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Dynasty Awaits United

TIMES STAFF WRITER

Dynasty or destiny?

The Bolivian connection or the Eastern Bloc?

“El Diablo” or “Nowak-ain”?

Major League Soccer’s third championship game, MLS Cup ’98, offers all those choices this afternoon when defending champion Washington D.C. United plays the Chicago Fire at 12:30 at the Rose Bowl.

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On the one hand, there will be Coach Bruce Arena’s D.C. United team seeking its third title in as many years.

Normally, it would be the team in black--appropriate in Galaxy eyes since it was Washington that came from two goals down to defeat Los Angeles in MLS Cup ’96--but D.C. is the visitor today and will wear white.

On the other hand, there will be Coach Bob Bradley’s Fire, in its first season and wearing red.

That might offend Marco “El Diablo” Etcheverry, the Bolivian wizard who is the player of the year in MLS. It won’t bother his opposite number, Peter Nowak, the Polish prince of the Chicago midfield.

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Nowak is one of four players recruited from eastern Europe by the Fire. Fellow Pole Jerzy Podbrozny and defender of the year Lubos Kubik of the Czech Republic will be on the field today. The fourth, gifted Polish winger Roman Kosecki, has a hamstring injury and likely will not play.

Etcheverry and countryman Jaime Moreno--both from Santa Cruz, Bolivia, and both graduates of the famed Tahuichi soccer academy--have been the principal architects of Washington’s three-year romp through the league. This season, they scored 26 goals and assisted on 40 as D.C. United went 24-8 in the regular season and 4-1 in the playoffs.

Throw American striker Roy Lassiter’s 28 goals in league and cup play into the mix and it’s easy to see why Washington is favored.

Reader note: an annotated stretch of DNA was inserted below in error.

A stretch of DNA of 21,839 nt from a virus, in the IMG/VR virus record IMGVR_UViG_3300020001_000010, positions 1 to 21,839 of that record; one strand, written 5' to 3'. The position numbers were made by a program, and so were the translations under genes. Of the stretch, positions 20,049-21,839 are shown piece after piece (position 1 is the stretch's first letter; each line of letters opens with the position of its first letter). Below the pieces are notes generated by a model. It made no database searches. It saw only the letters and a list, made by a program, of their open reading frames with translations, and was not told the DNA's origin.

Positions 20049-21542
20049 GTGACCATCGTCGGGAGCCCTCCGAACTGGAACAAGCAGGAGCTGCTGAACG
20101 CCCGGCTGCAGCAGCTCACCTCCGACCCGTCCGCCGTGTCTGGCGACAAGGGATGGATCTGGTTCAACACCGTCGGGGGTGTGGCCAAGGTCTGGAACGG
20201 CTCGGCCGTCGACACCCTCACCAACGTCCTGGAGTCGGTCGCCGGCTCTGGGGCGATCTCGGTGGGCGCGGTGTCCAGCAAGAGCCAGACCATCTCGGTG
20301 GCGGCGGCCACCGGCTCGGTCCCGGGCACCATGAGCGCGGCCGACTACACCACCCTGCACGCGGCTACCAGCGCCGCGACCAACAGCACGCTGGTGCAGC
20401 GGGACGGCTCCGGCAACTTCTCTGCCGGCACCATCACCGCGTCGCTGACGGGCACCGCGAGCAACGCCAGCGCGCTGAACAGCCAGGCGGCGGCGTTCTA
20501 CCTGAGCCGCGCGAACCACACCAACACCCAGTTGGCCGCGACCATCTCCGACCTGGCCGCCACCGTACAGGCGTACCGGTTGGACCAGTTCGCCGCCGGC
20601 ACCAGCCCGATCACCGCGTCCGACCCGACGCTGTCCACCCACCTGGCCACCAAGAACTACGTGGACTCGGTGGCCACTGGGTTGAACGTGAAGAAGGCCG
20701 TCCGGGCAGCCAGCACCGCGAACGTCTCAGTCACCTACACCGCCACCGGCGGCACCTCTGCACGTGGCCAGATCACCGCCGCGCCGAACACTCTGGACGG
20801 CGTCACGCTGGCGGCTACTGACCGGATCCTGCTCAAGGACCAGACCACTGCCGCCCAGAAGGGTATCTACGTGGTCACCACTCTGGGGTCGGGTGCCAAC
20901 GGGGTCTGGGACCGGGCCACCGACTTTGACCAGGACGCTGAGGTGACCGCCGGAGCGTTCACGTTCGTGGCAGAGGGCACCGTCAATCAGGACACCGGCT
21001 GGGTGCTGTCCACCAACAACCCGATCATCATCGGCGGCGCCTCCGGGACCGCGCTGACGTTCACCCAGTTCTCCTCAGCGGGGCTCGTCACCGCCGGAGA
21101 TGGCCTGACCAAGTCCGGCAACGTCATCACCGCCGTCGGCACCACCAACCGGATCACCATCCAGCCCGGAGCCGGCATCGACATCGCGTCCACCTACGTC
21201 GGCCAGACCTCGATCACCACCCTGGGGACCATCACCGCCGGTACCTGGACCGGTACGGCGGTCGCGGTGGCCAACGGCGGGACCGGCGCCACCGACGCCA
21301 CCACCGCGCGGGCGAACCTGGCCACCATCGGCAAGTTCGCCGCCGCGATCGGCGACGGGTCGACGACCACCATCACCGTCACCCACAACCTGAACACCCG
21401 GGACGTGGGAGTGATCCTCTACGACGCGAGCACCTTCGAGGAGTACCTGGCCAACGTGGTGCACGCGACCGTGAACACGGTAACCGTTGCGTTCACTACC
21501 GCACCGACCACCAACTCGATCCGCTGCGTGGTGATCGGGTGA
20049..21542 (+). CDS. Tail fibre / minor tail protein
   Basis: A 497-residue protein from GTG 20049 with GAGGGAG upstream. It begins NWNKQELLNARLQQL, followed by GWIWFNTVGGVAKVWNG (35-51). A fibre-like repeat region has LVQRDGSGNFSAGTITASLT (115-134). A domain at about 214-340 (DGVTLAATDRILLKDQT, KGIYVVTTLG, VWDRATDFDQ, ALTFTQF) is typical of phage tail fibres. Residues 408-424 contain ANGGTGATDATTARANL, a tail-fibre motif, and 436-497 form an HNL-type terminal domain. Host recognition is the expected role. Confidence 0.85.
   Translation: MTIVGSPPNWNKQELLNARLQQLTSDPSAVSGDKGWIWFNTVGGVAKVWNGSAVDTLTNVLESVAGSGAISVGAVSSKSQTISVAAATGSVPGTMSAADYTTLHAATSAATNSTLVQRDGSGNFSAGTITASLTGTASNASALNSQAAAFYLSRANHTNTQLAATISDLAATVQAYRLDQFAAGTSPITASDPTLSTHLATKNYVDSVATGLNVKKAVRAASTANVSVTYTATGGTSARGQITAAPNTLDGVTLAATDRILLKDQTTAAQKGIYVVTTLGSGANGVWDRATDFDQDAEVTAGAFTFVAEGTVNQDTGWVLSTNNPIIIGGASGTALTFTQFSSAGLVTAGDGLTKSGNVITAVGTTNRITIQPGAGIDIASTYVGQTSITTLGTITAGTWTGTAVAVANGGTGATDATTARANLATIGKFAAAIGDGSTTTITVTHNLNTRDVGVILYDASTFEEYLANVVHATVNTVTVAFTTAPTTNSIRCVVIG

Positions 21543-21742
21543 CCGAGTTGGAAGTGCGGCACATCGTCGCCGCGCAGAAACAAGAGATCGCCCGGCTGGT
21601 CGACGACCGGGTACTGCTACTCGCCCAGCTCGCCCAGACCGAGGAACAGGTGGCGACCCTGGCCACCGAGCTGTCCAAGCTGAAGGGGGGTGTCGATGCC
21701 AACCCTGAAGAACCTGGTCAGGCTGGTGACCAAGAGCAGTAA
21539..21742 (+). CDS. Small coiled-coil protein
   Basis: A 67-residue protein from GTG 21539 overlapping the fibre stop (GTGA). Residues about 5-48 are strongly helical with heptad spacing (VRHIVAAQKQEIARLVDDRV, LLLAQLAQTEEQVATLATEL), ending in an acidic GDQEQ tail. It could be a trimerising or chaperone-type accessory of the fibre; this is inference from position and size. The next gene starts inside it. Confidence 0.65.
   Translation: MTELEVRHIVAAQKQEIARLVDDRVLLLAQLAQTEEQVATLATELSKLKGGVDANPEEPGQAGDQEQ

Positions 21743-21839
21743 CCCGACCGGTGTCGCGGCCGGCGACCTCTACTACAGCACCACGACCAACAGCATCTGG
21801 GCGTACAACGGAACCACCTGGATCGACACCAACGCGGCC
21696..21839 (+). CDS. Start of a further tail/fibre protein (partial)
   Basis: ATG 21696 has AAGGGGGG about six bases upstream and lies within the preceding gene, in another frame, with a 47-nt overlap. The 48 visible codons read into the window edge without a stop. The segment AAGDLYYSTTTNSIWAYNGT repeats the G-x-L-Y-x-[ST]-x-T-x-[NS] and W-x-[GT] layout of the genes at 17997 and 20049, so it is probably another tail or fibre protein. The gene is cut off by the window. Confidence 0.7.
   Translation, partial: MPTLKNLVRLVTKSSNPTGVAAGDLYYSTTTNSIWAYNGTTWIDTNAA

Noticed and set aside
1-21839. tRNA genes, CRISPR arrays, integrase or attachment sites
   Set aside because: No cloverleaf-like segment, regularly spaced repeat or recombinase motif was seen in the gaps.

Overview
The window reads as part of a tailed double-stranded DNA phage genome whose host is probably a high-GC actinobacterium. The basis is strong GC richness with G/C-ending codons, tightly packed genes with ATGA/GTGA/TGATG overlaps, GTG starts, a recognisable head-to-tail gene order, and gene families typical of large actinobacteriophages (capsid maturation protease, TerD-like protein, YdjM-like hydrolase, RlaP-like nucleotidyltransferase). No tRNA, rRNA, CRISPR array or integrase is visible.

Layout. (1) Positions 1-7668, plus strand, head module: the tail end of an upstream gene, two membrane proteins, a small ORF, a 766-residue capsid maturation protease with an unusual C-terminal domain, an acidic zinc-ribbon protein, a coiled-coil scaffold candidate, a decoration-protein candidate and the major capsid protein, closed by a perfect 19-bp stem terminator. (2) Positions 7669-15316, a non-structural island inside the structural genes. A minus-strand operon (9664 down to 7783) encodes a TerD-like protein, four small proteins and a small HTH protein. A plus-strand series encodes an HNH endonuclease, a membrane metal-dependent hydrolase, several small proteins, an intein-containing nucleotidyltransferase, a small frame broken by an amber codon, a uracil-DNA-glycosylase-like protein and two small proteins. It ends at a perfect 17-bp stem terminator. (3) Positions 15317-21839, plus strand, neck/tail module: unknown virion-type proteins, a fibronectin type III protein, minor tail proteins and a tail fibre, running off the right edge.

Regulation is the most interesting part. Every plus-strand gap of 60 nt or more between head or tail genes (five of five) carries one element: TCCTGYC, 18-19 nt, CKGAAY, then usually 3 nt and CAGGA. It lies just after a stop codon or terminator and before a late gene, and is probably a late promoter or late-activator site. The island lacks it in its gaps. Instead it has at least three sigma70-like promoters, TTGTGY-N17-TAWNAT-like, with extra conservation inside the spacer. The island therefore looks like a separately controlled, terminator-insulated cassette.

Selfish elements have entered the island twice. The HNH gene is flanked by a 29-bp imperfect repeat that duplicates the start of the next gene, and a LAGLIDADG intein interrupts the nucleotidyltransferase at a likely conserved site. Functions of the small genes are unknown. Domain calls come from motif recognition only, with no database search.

MLS Commissioner Doug Logan sees nothing wrong with a D.C. dynasty, although some might dispute his viewpoint.

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“I’ve got no trouble with it,” he said. “I think that playoffs are designed to create a win by the league’s best team. The NFL has had some very interesting dynasties. Is it bad for basketball to have Michael Jordan have six rings? Was it bad for baseball when the Yankees won everything in sight for a period of time? The answer is ‘no,’ so I’ve got no problem with it.”

Arena’s team comes into the game with more talent but less rest.

After sweeping the Miami Fusion in the Eastern Conference semifinals, it was taken to three games by the Columbus Crew in the finals. It was a week ago today that the Crew swamped Washington, 4-2, in the rain in Columbus, Ohio. D.C. United returned the favor on Wednesday with a 3-0 whitewash in Washington.

All of which means that today’s championship match is the team’s third game in eight days. Chicago has had nine days’ rest since sweeping the Colorado Rapids and then the Galaxy in the Western Conference to add a 4-0 playoff run to a 20-12 regular season.

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That won’t make any difference, said both coaches.

“We’ll be ready to play,” said Arena, who had Bradley alongside him on the D.C. United bench for the first two championships.

Now, the former assistant wants one of his own.

The teams’ styles are in sharp contrast. Washington is an attacking team with speed in almost every position. Its passing game, when in form, is every bit as exciting and lethal as the Galaxy’s.

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Chicago plays more of a counter-attacking style, marking opponents man to man, staying deep in its half and moving its offense into gear only when a good opportunity presents itself. It does not have D.C. United’s speed, but it does have a better player between the posts in MLS goalkeeper-of-the-year Zach Thornton.